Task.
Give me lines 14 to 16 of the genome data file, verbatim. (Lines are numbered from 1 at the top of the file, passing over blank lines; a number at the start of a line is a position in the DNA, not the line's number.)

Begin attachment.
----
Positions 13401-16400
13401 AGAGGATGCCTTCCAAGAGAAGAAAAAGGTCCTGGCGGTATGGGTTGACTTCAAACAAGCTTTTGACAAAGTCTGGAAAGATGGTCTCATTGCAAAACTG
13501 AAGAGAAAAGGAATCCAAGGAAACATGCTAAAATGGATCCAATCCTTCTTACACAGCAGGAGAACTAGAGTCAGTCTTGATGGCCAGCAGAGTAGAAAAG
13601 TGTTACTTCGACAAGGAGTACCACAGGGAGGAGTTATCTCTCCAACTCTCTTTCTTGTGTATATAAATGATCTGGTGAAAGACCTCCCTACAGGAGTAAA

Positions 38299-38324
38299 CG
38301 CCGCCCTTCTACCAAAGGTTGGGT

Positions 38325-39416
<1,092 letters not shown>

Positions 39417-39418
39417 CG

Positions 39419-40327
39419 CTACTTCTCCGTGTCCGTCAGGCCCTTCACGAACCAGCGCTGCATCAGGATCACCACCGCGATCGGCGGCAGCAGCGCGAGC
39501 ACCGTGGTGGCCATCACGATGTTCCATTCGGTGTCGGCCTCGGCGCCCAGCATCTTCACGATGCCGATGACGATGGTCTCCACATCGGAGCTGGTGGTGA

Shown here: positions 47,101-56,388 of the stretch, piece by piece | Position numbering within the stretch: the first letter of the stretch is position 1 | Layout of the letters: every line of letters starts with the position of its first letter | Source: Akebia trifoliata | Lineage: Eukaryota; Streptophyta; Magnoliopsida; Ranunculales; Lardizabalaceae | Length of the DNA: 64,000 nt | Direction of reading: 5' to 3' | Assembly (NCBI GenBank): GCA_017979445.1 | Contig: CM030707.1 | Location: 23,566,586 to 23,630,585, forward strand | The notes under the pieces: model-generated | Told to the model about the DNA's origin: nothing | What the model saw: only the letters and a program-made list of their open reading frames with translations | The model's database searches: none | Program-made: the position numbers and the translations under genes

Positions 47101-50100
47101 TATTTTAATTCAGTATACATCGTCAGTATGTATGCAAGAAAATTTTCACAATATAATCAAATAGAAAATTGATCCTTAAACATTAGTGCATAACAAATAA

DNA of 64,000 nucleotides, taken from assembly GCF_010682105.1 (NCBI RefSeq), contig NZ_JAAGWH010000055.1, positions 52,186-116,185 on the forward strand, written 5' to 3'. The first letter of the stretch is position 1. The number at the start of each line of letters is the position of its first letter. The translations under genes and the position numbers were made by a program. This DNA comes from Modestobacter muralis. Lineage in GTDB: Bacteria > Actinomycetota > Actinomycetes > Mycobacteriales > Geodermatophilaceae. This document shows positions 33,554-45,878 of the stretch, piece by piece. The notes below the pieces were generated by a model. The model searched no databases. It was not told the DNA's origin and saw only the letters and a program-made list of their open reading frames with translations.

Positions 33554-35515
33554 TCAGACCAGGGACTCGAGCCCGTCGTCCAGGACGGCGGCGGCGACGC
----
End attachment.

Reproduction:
39501 ACCGTGGTGGCCATCACGATGTTCCATTCGGTGTCGGCCTCGGCGCCCAGCATCTTCACGATGCCGATGACGATGGTCTCCACATCGGAGCTGGTGGTGA

Shown here: positions 47,101-56,388 of the stretch, piece by piece | Position numbering within the stretch: the first letter of the stretch is position 1 | Layout of the letters: every line of letters starts with the position of its first letter | Source: Akebia trifoliata | Lineage: Eukaryota; Streptophyta; Magnoliopsida; Ranunculales; Lardizabalaceae | Length of the DNA: 64,000 nt | Direction of reading: 5' to 3' | Assembly (NCBI GenBank): GCA_017979445.1 | Contig: CM030707.1 | Location: 23,566,586 to 23,630,585, forward strand | The notes under the pieces: model-generated | Told to the model about the DNA's origin: nothing | What the model saw: only the letters and a program-made list of their open reading frames with translations | The model's database searches: none | Program-made: the position numbers and the translations under genes

Positions 47101-50100